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AIs like Siri and Alexa respond to their names being called. How does the system recognize the name by ignoring all the other words that have been said before their name? For example, "Hey Siri" would trigger Siri to start listening for commands, but if a user said "hey how are you hey Siri" the system will ignore "hey how are you" but trigger the system to "hey Siri". Is it because their listening function reloads in milliseconds or even nanoseconds, or is there a different way it works?

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Is it because their listening function reloads in milliseconds or even nanoseconds

Yes, it expects the keyword to start every moment of time and it ignores the rest.

Overall, the algorithm is described here, you can read for details:

https://machinelearning.apple.com/research/hey-siri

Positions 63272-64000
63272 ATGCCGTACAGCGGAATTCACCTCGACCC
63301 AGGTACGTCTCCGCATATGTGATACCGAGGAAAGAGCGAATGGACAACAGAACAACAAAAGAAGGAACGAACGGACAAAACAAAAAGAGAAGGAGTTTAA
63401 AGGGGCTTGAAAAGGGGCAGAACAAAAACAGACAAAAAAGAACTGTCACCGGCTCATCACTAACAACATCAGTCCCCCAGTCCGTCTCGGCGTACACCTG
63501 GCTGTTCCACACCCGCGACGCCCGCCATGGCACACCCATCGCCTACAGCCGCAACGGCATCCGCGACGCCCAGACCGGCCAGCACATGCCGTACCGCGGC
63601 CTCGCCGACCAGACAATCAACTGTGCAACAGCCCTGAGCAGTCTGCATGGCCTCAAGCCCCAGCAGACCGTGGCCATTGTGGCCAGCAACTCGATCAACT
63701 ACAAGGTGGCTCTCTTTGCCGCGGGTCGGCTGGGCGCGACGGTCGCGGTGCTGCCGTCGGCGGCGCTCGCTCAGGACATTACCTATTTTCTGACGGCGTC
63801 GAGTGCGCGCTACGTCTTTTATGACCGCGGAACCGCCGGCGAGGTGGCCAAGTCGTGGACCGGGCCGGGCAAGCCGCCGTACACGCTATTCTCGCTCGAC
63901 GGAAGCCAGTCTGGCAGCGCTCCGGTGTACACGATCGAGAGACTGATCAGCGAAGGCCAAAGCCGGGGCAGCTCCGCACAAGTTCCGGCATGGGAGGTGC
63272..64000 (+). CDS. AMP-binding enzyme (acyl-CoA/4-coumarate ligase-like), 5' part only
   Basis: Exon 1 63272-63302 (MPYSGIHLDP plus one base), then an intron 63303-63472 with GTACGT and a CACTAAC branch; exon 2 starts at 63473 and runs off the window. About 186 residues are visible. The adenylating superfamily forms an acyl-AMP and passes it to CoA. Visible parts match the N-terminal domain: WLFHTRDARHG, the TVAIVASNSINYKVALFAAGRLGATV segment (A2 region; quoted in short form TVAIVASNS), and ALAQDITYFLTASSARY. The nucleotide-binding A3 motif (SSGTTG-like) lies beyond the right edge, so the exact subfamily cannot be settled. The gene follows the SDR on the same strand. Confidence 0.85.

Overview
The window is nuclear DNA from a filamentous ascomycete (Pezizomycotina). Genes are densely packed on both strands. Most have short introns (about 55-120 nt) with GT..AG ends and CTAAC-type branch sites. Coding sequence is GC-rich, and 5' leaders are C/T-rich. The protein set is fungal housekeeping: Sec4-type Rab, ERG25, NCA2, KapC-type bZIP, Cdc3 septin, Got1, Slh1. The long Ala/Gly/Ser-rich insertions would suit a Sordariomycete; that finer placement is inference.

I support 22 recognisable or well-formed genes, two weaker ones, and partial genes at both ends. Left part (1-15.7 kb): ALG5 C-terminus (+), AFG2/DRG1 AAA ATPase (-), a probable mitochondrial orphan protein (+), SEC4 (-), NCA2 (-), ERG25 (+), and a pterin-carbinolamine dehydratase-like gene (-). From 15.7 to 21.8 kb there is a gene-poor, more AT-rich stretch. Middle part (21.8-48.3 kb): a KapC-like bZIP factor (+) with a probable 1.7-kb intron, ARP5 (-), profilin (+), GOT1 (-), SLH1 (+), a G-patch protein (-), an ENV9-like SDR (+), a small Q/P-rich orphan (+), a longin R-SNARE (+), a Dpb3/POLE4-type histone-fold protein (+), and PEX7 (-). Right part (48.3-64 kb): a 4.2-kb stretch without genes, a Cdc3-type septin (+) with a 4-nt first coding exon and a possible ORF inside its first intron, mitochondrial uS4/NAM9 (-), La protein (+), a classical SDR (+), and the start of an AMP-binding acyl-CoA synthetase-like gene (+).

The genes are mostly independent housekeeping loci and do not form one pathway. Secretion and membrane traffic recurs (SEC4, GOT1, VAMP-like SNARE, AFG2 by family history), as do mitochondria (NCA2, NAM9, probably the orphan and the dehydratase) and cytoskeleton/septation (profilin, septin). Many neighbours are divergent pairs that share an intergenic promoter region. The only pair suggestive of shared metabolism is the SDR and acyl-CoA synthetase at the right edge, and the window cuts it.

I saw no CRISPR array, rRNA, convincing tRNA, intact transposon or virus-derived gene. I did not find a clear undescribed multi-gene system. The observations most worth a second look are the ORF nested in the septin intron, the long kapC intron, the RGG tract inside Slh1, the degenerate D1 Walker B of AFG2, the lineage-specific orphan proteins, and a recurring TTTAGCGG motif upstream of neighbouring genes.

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    $\begingroup$ Fun fact: some cheaper Android phones don't have a dedicated audio processor to listen for the equivalent "Hey Google" or "Ok google", so it does cost significant power to enable always-on listening for that phrase. (Android makes it optional.) But yes, having a unique phrase of more than 2 syllables before firing up the full power of speech-to-text processing is important for saving power, as well as minimizing false positives so you can talk about siri with another human without your phone jumping in! $\endgroup$ – Peter Cordes Jul 26 at 21:31

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